Saturday, 30 June 2007

A New Book by Helmut Koester: Paul and His World

Fortress Press announces a new book by Prof Helmut Koester: Paul and His World: Interpreting the New Testament in Its Context, Vol 1.

This book is described as "the first of two volumes of landmark essays in New Testament interpretation from one of the most renowned scholars in the field. This volume presents critical essays on theology and eschatology in Paul's letters, the apostle's religious and cultural context, and the interaction of early Christianity with its Greco- Roman environment, as reflected in ancient literature and archaeological remains."

Helmut Koester is John H. Morison Research Professor of Divinity and Winn Research Professor of Ecclesiastical History at Harvard Divinity School in Cambridge, Massachusetts, and Chair of the New Testament Board of the Hermeneia commentary series. He is editor of numerous volumes in the Hermeneia series as well as Cities of Paul: Images and Interpretations from the Harvard New Testament and Archaeology Project on CD-ROM.

From its description, this book appears to be interesting enough to catch my attention. I look forward to engaging Prof Koester in his latest book.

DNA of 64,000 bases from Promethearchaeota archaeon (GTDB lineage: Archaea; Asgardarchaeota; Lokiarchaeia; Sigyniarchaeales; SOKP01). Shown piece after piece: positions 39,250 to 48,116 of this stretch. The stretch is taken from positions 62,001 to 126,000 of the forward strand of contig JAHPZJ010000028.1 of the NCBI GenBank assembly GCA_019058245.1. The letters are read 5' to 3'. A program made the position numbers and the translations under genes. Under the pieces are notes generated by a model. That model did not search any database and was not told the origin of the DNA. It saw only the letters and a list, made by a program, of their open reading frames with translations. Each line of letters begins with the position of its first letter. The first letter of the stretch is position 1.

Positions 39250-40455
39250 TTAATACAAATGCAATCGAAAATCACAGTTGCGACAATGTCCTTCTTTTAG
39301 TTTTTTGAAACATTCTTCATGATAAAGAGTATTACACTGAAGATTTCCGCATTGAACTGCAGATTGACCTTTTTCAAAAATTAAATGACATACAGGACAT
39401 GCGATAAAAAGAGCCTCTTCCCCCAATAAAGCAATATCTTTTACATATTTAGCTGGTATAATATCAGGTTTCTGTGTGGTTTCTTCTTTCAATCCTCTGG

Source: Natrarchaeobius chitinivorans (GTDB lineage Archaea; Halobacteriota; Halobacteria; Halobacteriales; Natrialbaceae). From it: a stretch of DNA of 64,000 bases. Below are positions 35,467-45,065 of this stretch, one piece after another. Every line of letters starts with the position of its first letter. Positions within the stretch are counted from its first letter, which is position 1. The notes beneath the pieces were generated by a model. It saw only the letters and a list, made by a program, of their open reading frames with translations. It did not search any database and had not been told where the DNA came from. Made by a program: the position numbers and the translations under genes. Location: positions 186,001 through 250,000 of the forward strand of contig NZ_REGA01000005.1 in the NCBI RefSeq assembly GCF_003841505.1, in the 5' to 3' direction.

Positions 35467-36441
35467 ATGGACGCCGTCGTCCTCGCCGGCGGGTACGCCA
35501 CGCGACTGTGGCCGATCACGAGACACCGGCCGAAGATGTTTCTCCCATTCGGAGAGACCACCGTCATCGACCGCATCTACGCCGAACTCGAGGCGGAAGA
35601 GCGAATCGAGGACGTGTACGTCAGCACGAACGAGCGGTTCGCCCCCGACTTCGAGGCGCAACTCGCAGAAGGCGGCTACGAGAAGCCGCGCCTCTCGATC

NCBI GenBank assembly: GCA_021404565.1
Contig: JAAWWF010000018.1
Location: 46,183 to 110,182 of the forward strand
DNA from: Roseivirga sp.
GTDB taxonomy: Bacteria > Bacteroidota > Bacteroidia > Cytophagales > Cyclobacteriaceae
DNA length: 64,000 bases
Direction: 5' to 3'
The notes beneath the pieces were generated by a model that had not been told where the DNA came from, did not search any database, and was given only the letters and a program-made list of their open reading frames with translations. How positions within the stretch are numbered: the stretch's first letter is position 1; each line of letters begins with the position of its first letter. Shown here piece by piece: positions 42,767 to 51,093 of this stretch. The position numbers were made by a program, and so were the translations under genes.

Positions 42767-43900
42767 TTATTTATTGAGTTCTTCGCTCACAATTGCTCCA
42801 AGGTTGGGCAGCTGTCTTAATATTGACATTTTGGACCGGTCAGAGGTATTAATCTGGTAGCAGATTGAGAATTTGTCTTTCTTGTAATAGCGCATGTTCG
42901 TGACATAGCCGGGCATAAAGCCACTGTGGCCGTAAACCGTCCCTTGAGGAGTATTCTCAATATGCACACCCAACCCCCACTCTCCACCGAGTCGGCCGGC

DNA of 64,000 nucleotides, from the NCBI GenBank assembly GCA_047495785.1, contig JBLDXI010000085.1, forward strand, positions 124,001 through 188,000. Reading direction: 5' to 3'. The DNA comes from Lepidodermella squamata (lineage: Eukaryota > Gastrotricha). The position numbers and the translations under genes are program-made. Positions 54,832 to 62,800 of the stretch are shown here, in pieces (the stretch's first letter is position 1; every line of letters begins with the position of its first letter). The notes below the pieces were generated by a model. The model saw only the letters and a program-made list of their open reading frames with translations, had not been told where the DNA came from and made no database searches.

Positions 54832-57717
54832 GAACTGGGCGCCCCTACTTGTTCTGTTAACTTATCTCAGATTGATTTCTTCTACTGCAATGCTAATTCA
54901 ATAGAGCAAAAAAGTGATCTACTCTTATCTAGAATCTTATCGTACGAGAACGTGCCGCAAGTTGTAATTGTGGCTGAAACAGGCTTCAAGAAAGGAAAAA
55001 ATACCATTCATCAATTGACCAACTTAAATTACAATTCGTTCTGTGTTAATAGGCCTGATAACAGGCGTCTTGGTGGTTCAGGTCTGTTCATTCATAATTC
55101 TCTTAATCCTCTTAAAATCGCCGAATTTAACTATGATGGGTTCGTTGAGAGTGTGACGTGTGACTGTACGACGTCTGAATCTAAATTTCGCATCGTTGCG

pearlie said...

Sounds like an interesting book. I am still "scared" of Paul! haha ... so maybe this book should shed some light for me. I have the other book (which I have not much read yet), Shreiner's Apostle of God's Glory in Christ. Do you think it will be in the similar genre? Or is it one theology and the other exegesis?

Neway, I have heard you use the word "engage" several times. Do you refer it as a dissertation-related slang or in the context of The Learning Cycle (engage, explore, explain, extend, evaluate)?

Kar Yong said...

Hi Pearlie,

Schreiner's book is on the theology of Paul and I suspect Koester's book focuses a bit more on cultural background.

How I use the word "engage"? I guess in this particular context, I use it in both ways as you highlighted - I will definitely learn something from this book in the context of learning, but at the same time, I will also interact with it in a scholarly manner, i.e., I will read it critically...There you go, I cannot make up my mind typical of biblical scholar... :-)